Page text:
Short Cuts With Billy Carden

Running Whiskey

Driving the Smith Radiator Special, Carden chalks up another win at the Peach Bowl. This is a rare daytime race probably sometime around 1950, sanctioned by NASCAR, and flagged by Alvin Hawkins, who was with Bill France before NASCAR.

Like many other drivers of his day, Carden hauled a little whiskey back then.

“Well, I was in it for a while,” he said.  “I was hauling to the worst place in the world.  Alabama.  I remember they gave a guy five years when they found a pint I his pocket.  Those people we hauled to over there wouldn’t even speak to you in public.  They would see you coming and cross the street to avoid contact.  We had to set the whiskey off ourselves they were so scared.

“We hauled around the Tallapoosa and Anniston area.  Had to collect our money way out in the country at a big nightclub, so they wouldn’t know who was paying for it.  But, like I said, I didn’t do that for long.”

“Roy Shields was a big G-Man in Georgia,” Billy continued.  “He had his car maintained by Hugh Babb, a master mechanic who also kept up my race car.  He told Hugh to get in touch with my mother because somebody needed to talk to me.  He said he could have caught me a many a time, and he was going to soon.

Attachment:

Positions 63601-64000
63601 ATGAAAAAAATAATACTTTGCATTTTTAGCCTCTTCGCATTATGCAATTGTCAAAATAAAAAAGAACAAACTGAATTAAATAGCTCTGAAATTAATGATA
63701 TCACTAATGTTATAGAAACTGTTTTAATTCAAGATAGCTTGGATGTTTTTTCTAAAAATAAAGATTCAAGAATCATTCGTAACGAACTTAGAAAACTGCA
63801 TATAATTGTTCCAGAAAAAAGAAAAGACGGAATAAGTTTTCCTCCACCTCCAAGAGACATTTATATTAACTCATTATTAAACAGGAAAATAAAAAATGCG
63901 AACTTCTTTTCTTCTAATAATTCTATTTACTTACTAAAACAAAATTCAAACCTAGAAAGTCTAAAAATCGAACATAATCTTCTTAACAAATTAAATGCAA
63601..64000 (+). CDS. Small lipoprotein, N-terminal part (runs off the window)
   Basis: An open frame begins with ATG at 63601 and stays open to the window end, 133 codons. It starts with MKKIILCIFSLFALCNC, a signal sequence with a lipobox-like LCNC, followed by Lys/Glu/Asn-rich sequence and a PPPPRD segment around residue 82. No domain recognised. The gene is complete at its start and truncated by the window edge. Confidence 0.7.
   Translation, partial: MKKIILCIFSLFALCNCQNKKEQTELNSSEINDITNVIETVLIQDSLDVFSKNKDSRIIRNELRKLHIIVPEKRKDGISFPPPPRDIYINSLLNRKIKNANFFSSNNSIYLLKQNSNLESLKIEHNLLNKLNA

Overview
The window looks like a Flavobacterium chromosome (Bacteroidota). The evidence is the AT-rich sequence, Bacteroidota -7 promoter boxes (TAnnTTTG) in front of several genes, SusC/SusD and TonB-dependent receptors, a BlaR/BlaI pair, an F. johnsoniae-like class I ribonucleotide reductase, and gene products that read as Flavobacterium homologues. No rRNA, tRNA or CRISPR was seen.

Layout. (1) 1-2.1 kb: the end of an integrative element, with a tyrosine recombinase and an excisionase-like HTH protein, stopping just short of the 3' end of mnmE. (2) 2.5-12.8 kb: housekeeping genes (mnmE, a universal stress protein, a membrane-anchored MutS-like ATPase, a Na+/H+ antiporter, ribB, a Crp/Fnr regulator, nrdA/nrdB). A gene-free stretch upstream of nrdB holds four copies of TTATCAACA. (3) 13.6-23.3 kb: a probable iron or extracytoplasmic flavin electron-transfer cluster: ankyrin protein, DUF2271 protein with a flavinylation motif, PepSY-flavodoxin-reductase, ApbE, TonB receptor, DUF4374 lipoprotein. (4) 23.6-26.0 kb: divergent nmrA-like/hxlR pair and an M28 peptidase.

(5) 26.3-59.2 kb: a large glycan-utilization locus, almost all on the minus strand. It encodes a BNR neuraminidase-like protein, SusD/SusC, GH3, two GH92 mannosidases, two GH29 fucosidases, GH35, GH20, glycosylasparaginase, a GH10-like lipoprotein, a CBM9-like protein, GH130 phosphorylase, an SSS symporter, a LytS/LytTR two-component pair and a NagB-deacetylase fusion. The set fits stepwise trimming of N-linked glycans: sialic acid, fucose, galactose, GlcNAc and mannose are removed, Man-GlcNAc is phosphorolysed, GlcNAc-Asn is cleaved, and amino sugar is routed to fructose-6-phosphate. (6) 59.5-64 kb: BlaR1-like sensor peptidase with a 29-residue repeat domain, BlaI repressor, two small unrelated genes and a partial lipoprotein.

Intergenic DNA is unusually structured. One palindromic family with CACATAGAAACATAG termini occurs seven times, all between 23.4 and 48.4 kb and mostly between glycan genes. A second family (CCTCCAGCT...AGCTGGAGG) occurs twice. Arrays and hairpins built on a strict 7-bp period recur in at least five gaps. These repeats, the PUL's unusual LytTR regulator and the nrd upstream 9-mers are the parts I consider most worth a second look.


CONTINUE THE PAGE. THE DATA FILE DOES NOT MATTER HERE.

“He told Hugh that ‘If Bill Carden doesn’t believe me, then tell him I know his tag number, what color shirt he had on, and the barn door he led the mule from so as to load his car last night.  Furthermore, I could have tapped him on the shoulder I was so close to him,’ Shields said.”

“After that I quit,” Billy said.

That brought an end to Billy’s outlaw days.

“Yes, it certainly did,” Carden said.  “Well, kinda.  There was that counterfeit scam later on.  But I was not involved in that.  A friend of mine, Leroy Thomas, and some others were.  Leroy had ridden in another car going to a race in Chattanooga with some of us.  I noticed he would pass us and pull over an awful lot of times.  What he was doing was spending that funny money and getting legal change out of it.  We event ate in Chattanooga after the race with the stuff.  Anyway, the next day or so I read about this counterfeit ring in the paper, and knew some things were going to go down.”

“One morning I was working on a race car at Smith Radiator Shop in East Point, and in walked Bud Williams of the FBI with some other suits,” Billy continued.  “They took me downtown but I told them I didn’t know anything.  Thomas ended up doing some time even though he wasn’t the ringleader.  He took the whole rap.  After that I tried to improve my buddy list.”

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